At least 90 protesters have been arrested on Sunday, September 6, as pro-democracy activists gathered in Kowloon to demonstrate against the national security law and the government's decision to postpone Legislative Council elections following a rise in coronavirus disease (COVID-19) cases. According to media sources, police fired pepper balls at anti-government protesters in Mong Kok shortly before 17:00 (local time). A heavy police presence had been reported in the Jordan neighborhood prior to the banned planned demonstration, with 2000 riot police officers deployed across West Kowloon with water cannons. Reports suggest that one protester was arrested on suspicion of violating the national security law, 87 others were arrested on suspicion of illegal assembly, and at least three others detained for disorderly conduct in a public place. Multiple protesters were also fined for violating social-distancing rules.
A heightened security presence should be anticipated in the near term. Further associated demonstrations and clashes between security forces and protesters cannot be ruled out.
Demonstrations have been held throughout Hong Kong since June 2019 to protest a controversial extradition bill, which would have allowed authorities in Hong Kong to extradite fugitives wanted in mainland China and other territories. While the bill was withdrawn in September, mass protests continue to be organized to demand government reforms and police accountability over violence since the start of the demonstrations.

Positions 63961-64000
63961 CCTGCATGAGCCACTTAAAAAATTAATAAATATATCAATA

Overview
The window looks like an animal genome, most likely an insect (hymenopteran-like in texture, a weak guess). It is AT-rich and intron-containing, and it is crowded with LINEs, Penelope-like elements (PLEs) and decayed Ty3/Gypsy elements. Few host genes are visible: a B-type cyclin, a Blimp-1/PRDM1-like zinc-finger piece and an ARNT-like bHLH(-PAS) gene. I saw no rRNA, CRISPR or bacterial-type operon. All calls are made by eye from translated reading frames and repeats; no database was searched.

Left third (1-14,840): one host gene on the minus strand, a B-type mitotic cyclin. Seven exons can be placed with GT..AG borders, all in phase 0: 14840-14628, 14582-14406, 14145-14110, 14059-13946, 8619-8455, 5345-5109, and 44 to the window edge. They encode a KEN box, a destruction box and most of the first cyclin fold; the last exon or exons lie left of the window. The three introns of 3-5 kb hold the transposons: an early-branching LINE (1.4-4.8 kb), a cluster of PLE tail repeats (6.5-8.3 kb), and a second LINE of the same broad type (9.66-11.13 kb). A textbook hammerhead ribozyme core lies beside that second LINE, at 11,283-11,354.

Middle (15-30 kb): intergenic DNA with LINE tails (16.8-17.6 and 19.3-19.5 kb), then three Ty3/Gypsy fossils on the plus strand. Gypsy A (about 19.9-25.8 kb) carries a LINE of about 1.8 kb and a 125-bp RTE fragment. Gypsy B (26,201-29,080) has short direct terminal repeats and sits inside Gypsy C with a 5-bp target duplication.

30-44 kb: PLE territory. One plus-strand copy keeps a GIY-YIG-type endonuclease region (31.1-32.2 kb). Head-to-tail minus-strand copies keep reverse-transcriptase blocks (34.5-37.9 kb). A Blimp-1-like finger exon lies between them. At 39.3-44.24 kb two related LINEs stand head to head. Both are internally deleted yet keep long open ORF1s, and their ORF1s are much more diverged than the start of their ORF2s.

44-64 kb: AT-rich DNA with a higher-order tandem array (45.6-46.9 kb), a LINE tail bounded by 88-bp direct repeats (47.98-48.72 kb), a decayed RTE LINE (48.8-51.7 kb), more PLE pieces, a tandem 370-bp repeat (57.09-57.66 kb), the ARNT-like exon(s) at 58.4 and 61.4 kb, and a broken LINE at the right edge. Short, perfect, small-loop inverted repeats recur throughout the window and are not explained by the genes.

After a break in protests due to the ongoing coronavirus disease (COVID-19) pandemic, demonstrations have increased in frequency since the relaxation of COVID-19 measures in late April. There has also been an uptick in protest activity since Beijing introduced the controversial new security law in June 2020. Under the new legislation, individuals can be arrested for being directly or indirectly involved in secession, subversion, terrorist activities, or collusion with a foreign country or other external elements that could endanger national security. The maximum sentence for violating the law is life imprisonment. A new Office for Safeguarding National Security of the Central People's Government will also be set up in Hong Kong to assist in dealing with national security issues. Under certain conditions, the new Office will be allowed to prosecute individuals under mainland Chinese law. The postponed September 6 legislative election would have been the first since the introduction of the security law.
Those in Hong Kong are advised to monitor developments, avoid all protests as a precaution, and adhere to all instructions issued by local authorities and their home governments.
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